Last week's announcement regarding the resurrection of a health-care centre on the southern outskirts of Regina might rightfully be met with mixed emotions from this corner of Saskatchewan.
The acknowledgement that there was a huge error made back in the 1990s to close the Plains Health Centre was front and centre with the announcement being made by Premier Brad Wall and Health Minister Dustin Duncan along with the Regina-Qu'Appelle Health Region.
When the Plains demise was announced by the Roy Romanow-led government of the day, most heads in southern Saskatchewan shook with disbelief. The choice was made to keep two ancient hospitals located in the central part of Regina operational, knowing that any expansion of services in the future was going to be costly, if not impossible. Lack of parking, the age of the buildings and all other logistical barriers did not seem to be on their radar, so the newer and less complicated Plains was eventually turned into a SIAST training centre. At least it became useful again.
Now with a new-look health centre looming on the horizon in southern Regina ... a centre that will be used for cancer outpatient services, CT scans, diagnostic imaging and other services ... we wonder what the future holds for our regional service providers?
Now that Estevan's concerns regarding physician shortages are being addressed, the community has been casting its eyes toward providing more and varied health-care services.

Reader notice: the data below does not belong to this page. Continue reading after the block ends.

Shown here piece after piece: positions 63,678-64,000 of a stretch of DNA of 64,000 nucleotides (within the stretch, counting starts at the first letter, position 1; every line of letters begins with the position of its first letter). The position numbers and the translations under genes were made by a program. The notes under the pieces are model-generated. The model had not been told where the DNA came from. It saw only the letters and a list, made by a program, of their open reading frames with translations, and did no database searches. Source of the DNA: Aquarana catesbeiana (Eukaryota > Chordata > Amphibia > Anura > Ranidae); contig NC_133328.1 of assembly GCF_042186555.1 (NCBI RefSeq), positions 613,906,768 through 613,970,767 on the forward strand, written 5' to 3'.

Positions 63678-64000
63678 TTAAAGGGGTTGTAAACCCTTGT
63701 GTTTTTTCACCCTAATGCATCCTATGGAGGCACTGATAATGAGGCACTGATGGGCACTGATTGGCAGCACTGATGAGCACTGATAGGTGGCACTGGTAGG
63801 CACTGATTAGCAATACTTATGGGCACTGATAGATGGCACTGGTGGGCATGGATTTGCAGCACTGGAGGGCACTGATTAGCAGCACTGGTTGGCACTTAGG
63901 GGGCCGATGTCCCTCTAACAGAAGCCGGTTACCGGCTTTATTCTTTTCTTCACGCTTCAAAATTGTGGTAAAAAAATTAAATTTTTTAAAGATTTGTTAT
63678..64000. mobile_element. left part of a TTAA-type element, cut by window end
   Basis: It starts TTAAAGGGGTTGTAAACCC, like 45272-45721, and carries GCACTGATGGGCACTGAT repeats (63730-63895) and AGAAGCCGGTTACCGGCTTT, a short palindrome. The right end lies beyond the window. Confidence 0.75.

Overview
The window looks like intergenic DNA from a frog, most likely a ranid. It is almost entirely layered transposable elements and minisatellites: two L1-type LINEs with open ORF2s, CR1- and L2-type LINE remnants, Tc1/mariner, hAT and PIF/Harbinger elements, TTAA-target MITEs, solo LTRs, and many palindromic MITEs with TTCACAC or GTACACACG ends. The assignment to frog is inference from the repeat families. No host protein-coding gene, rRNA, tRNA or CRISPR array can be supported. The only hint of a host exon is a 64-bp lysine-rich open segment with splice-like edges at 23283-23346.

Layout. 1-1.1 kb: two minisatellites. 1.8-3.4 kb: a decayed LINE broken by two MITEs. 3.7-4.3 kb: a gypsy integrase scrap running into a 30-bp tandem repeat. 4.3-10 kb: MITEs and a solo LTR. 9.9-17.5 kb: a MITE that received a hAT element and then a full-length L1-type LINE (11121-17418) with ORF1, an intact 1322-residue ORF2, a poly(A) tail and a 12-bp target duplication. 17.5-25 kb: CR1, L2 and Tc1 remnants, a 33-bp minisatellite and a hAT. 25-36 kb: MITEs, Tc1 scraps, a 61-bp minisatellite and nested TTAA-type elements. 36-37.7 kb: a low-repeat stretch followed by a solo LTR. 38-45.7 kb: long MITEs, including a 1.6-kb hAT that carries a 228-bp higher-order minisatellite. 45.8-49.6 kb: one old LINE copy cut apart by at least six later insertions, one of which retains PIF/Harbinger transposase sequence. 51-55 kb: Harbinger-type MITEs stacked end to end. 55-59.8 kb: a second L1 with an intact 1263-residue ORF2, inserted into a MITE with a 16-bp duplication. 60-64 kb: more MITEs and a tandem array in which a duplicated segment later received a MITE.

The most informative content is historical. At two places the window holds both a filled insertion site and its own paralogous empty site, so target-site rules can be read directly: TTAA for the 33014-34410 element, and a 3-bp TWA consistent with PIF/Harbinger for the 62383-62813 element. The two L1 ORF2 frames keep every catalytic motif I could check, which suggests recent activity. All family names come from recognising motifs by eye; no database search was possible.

There has been a continual appeal for a CT scanner for St. Joseph's Hospital ever since the ribbon was cut in 1992.
Will the new Plains signal the end of hope for a more complete imaging and diagnostic service in Estevan? Are our expectations of gaining regional hospital status being dashed with this announcement made in Regina?
If the partners had been willing, there is no good reason why a community such as Estevan could not have been established as a centre of excellence for such things as imaging, diagnostics, day surgeries and outpatient service for cancer patients, just as it has been dialysis treatments.
Keep in mind that a two-hour trip to Regina on our current highways, which are in a state of disrepair, is a painful one even for healthy bodies. Making a cancer, or any other fragile client, endure a four-hour round trip for less than an hour of outpatient service that could be provided locally doesn't make sense on any front. A two-hour round trip might, but four or more hours from any direction, does not.
It appears as if this is just the latest endeavour to centralize health-care services in our two major cities without giving much consideration to those who live outside that one-hour bureaucratic comfort zone.
The money, the capabilities, the desire, the space, and expertise is available outside Regina and Saskatoon. All that is lacking is the political will to make it happen.
So while we view the new Plains concept as a needed and welcome addition to provincial health-care service, we have to wonder ... at whose expense?
Where is Randy Weekes, our newly created minister of Rural and Remote Health Care standing on this issue and where, how and when is he going to weigh in on the topic? Is provision of rural health care simply defined as being in south Regina?
It appears from here this could be a hot topic to be debated right out of the gate between Duncan and Weekes as they struggle to define their separate roles.